So you've already had you solar panels fitted or you are considering solar but wondering how you can get the most out of your investment. There are two factors to consider; firstly you should be using the free electricity that your panels are generating and secondly you should be using less electricity at night time when panels are not generating energy.
Whether you buy solar panels and earn the 25 years of FIT income and generate your own electricity or get free solar panels and forfeit the income you will still want to make the most of that free electricity. If you invest in solar you also get the benefit of getting paid for any electricity that you do not use, this is called the export tariff. This rate is currently around 3p per kilowatt exported. As the rate you buy in electricity is around 13p per kilowatt it makes financial sense to use the electricity that you generate rather than paying for it. With free solar you don't get paid for the electricity that you do not use in the home so it is doubly important you use as much of it as possible.
Most people have no idea what appliances use the most energy in the home, common high drain items include kettles, toasters, ovens, irons, electric heaters, dishwashers, washing machines and tumble dryers. These are also devices you can use during peak times that your solar panels are producing energy.
You may have heard about energy monitors that allow you to see how much energy you are using in the home. Whilst these are good they don't tell you how much energy an individual appliance is using or how much energy your solar panels are using.
A home solar energy monitor will show you how much power your panels are generating in real time, and depending on the model, show you how much power is being used in the home. This type of device, once set up, will act as a visual display to show you total energy usage and power generated by your panels.
A plug in energy monitor is a device that you can use to see how much electricity individual electrical items use in the home. Do you know how much power your computer or television uses when on standby? Want to know what the power hungry devices in your home are and identify what things you shouldn't be leaving on?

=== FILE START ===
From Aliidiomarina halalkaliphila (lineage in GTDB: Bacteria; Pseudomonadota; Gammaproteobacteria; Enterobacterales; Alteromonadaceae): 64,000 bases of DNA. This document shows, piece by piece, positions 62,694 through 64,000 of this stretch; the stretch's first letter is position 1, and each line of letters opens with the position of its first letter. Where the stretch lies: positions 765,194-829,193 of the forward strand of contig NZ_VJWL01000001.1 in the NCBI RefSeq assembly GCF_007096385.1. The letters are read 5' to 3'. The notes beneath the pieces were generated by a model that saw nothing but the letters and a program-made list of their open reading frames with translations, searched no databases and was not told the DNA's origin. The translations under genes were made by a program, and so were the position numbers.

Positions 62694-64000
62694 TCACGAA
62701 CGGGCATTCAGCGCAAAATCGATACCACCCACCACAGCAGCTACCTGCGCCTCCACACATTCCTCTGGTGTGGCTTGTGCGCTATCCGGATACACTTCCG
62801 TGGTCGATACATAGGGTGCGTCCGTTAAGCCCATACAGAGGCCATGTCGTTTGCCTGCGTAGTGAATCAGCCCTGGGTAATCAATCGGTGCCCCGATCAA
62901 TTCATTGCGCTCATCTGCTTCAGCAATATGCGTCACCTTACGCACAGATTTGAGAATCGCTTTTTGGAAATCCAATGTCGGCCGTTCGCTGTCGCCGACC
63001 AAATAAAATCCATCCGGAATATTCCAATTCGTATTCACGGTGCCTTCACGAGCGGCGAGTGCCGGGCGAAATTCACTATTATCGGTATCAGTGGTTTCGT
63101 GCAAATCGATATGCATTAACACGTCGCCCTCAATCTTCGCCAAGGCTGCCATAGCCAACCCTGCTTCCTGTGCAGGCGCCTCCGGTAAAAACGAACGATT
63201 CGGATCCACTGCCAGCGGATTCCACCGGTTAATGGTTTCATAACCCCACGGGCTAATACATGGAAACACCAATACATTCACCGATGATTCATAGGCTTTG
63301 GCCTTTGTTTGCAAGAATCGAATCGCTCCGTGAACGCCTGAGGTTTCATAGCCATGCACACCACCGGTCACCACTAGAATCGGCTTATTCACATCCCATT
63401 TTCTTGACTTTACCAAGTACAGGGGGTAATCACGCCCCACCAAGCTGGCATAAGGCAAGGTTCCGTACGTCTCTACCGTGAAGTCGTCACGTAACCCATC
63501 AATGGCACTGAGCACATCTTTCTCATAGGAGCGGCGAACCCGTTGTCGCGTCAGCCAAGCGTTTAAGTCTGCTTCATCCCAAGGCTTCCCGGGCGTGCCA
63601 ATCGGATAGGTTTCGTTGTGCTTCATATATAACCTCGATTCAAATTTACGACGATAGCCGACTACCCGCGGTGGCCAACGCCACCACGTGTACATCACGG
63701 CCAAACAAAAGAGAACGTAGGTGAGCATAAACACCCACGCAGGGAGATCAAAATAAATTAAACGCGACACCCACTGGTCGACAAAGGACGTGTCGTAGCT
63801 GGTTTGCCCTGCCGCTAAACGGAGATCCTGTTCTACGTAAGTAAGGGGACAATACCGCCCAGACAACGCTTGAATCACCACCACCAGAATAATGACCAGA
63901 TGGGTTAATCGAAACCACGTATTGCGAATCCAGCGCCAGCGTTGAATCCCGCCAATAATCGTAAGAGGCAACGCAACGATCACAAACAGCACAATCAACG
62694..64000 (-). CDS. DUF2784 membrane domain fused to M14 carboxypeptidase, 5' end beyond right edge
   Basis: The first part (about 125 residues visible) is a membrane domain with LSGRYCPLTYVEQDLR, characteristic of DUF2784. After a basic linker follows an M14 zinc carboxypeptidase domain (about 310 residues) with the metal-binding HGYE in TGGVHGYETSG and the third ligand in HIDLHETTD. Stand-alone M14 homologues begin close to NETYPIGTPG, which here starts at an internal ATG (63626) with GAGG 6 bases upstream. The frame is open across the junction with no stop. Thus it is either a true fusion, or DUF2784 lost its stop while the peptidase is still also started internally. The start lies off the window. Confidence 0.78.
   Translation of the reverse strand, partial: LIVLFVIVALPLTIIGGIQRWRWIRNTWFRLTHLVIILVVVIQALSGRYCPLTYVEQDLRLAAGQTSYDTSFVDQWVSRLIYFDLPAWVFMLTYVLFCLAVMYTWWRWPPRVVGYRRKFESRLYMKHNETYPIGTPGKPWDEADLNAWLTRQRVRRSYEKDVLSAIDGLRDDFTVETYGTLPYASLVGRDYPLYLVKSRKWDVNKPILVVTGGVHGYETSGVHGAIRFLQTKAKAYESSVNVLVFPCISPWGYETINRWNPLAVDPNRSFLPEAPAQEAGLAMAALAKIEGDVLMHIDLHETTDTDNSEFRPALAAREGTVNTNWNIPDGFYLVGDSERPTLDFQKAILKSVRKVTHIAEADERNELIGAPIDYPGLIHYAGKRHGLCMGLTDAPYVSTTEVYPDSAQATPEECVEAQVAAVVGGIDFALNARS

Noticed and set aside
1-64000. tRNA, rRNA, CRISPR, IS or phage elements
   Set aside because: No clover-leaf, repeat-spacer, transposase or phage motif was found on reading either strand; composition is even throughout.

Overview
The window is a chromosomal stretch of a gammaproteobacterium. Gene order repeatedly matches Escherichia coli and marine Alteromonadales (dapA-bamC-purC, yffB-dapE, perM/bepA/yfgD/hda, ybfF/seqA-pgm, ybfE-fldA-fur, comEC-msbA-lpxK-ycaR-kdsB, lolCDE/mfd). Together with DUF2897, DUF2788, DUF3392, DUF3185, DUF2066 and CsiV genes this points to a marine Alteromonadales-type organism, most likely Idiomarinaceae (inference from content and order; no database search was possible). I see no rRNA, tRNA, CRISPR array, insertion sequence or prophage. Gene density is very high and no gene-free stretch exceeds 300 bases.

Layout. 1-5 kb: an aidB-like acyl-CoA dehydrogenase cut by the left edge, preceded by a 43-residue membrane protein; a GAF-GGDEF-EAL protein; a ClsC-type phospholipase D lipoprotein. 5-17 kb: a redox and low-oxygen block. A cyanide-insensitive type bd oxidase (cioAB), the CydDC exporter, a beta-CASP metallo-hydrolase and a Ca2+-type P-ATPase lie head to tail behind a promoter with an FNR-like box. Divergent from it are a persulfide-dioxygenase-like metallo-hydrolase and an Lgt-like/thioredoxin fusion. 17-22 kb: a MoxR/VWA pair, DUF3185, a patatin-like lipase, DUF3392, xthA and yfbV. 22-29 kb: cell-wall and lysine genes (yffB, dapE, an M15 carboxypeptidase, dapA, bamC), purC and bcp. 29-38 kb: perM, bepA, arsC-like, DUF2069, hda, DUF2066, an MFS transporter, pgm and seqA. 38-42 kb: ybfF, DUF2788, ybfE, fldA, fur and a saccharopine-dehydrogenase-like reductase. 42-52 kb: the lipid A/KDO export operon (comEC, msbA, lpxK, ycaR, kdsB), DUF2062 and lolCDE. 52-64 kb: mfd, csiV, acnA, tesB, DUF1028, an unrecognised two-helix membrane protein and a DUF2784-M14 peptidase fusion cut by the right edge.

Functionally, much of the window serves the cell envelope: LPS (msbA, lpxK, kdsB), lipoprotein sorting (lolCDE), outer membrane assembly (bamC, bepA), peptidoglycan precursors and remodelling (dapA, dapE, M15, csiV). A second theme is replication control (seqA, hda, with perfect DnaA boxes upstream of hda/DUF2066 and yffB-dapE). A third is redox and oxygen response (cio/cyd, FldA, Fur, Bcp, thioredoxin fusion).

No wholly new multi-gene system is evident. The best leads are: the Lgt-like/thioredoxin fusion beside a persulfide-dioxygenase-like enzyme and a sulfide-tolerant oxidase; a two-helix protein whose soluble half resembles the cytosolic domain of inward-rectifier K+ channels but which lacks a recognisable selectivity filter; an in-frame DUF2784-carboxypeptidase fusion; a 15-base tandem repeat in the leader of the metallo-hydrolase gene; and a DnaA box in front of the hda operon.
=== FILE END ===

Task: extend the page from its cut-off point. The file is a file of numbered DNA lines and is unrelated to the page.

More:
To use a plug in monitor you just unplug your appliance, place the plug into the monitor and then plug the monitor into the wall socket. It will then measure the amount of energy it uses when switched on, in standby mode and even when switched off.
In some countries they have net metering systems that essentially credit you for the energy you generate, but don't use and feed back to the grid. You can then draw on these credits at a later date when your panels are not generating enough energy to power your home. In the UK this is unlikely to happen but some ingenious electrical engineers are developing ways to use your surplus solar power to heat your hot water.
These solar pv immersion heaters use the electrical power from your panels to run your electrical immersion heater. There are several models that have different levels of operation. The basic principal is that when the device detects that your solar panels are generating a surplus of electricity that power is used to heat up the water in your immersion tank.
A number of systems that have been tested in real homes have shown that over the summer months most of the hot water requirements can be met by solar. The benefit of this is that you are reducing your gas bills as your gas boiler needs to do less work to supply your hot water.
Many people tend to focus on the big things rather than making simple changes at home. One little change you can do will reduce your electricity bills and works particularly well for people with solar. Replacing your halogen bulbs in your kitchen or wherever you have recessed halogen lighting with their LED equivalent can save a lot of energy and therefore lower your bills.
If you had six 50 watt halogens in your kitchen and typically had the lights on for 2 hours a day that would use just under 110 kilowatts of electricity over the course of a year. Compare this to using LED equivalent bulbs you would only have used a little under 9 kilowatts over that same year.
Written by Allan Burns, creator of Free Solar Panels UK a resource on renewable technologies and energy saving for the home.